The UK's banking sector is in the spotlight once again after the Bank of England's Financial Stability Report revealed a £60 billion black hole in UK banks' finances.

The report suggested that the 'Big Four' banks - RBS, Lloyds, HSBC and Barclays - alone needed between £5bn-£35bn of new capital to meet regulatory risk standards and to cover fines and compensations for mis-selling, as well as extra money for consumer loans and debt.

Sir Mervyn King, the governor of the Bank of England, said the risks gave a false picture of banks' financial health and warned a failure to get the banks' finances in order could jeopardise the UK’s economic recovery.

He called for banks to accurately account for potential losses on their balance sheets and warned they may need to recapitalise or restructure to ensure they have sufficient funds to cover a potential future crisis.

The Financial Services Authority could also be called upon to produce an independent audit of bank loans, if the Financial Policy Committee, which was established in the aftermath of 2008 to safeguard the UK against a further financial crisis, gets its way.

One way of recapitalising would be for banks to sell off more of its branches, but this is easier said than done.

The Royal Bank of Scotland has been trying to sell off 316 branches for weeks now, and a deal which would have seen it off-load them to Santander UK fell through in October after the Spanish lender withdrew, citing long delays.

Nick Hood, business analyst at Company Watch, told Huffington Post UK: "The embarrassing collapse of the £1.65bn Santander deal has delayed the sale of the surplus RBS branches, but the interest shown by Nationwide is an encouraging development.

"Many commentators doubt the profitability of high street banking, or at least the willingness of customers to pay sufficient to make the business worthwhile, given the current deep public dislike and distrust of bankers."

It's hoped that by shoring up the balance sheets investors might be encouraged to put more of their own money into the banks, a position which looked shaky earlier this month after the Association of British Insurers issued a statement saying British banks were becoming unpopular with some of the country's largest investors.

The ABI is due to deliver a report to the Parliamentary Commission on Banking Standards on behalf of its members, who control £1.5 trillion assets and are among the bank’s biggest investors, which will say investors are concerned that regulations being introduced to shore up financial stability risked economic growth.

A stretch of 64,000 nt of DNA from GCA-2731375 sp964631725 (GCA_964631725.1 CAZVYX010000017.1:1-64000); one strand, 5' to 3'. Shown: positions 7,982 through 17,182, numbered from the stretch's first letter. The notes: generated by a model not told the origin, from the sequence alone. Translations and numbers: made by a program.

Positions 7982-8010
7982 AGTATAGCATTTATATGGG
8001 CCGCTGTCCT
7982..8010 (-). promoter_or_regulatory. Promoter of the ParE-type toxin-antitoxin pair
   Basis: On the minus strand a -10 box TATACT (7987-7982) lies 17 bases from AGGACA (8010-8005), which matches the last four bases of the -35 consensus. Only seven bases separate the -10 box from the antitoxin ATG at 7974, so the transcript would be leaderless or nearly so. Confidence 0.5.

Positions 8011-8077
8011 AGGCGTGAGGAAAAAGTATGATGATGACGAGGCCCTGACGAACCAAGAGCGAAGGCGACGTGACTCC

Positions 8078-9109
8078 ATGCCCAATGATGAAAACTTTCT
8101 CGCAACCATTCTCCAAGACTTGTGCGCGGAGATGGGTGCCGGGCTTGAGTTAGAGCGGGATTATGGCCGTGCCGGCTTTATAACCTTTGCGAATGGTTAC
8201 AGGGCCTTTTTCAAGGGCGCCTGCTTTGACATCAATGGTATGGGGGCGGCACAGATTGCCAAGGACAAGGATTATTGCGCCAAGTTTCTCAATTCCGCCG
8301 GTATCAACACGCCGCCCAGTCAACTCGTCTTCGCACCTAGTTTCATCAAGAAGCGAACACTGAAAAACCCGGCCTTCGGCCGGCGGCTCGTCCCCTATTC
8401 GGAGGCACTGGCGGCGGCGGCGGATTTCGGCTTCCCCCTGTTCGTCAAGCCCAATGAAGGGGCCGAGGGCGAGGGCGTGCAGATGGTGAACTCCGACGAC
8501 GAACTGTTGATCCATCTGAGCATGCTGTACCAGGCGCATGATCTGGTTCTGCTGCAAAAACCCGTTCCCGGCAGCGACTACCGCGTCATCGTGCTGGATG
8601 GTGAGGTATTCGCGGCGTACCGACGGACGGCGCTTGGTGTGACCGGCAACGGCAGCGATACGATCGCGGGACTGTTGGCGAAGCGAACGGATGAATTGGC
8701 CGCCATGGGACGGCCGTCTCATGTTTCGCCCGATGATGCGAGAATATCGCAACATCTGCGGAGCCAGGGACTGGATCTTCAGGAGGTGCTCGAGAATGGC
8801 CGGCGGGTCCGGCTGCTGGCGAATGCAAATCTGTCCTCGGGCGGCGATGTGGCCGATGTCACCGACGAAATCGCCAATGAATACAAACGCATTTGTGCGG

"This has a negative impact on banks' investability," the ABI told the Commission. "The prospects of sustainable economic recovery in the UK are to some extent dependent on banks being able to raise the funds necessary to finance the growth of small and medium-sized companies. From the perspective of institutional investors, it is essential that banks should be an investable proposition."

In particular, the Vickers Report recommendation to split up the retail and investment parts of the bank entirely is not proving popular with ABI members, as they are "far are unconvinced about the real benefits of ringfencing and/or separation and are sceptical about the benefits relative to the operational costs and disruption".

Company Watch's Hood explained to Huff Post UK that since the capital adequacy of banks was driven by so many factors, nobody can put an accurate number their current deficits.

"A blindfolded monkey with a pin has as good a chance of getting the figure right as any hypothetical financial model," he said.

"The scale of future fines and compensation payments for their involvement in PPI mis-selling and Libor rigging both here and around the world are a matter of pure conjecture. There are estimated to be 160,000 zombie companies struggling to service their debts, with incalculable potential to ramp up loan provisions. Economic uncertainty may tip more businesses and individuals over the insolvency cliff."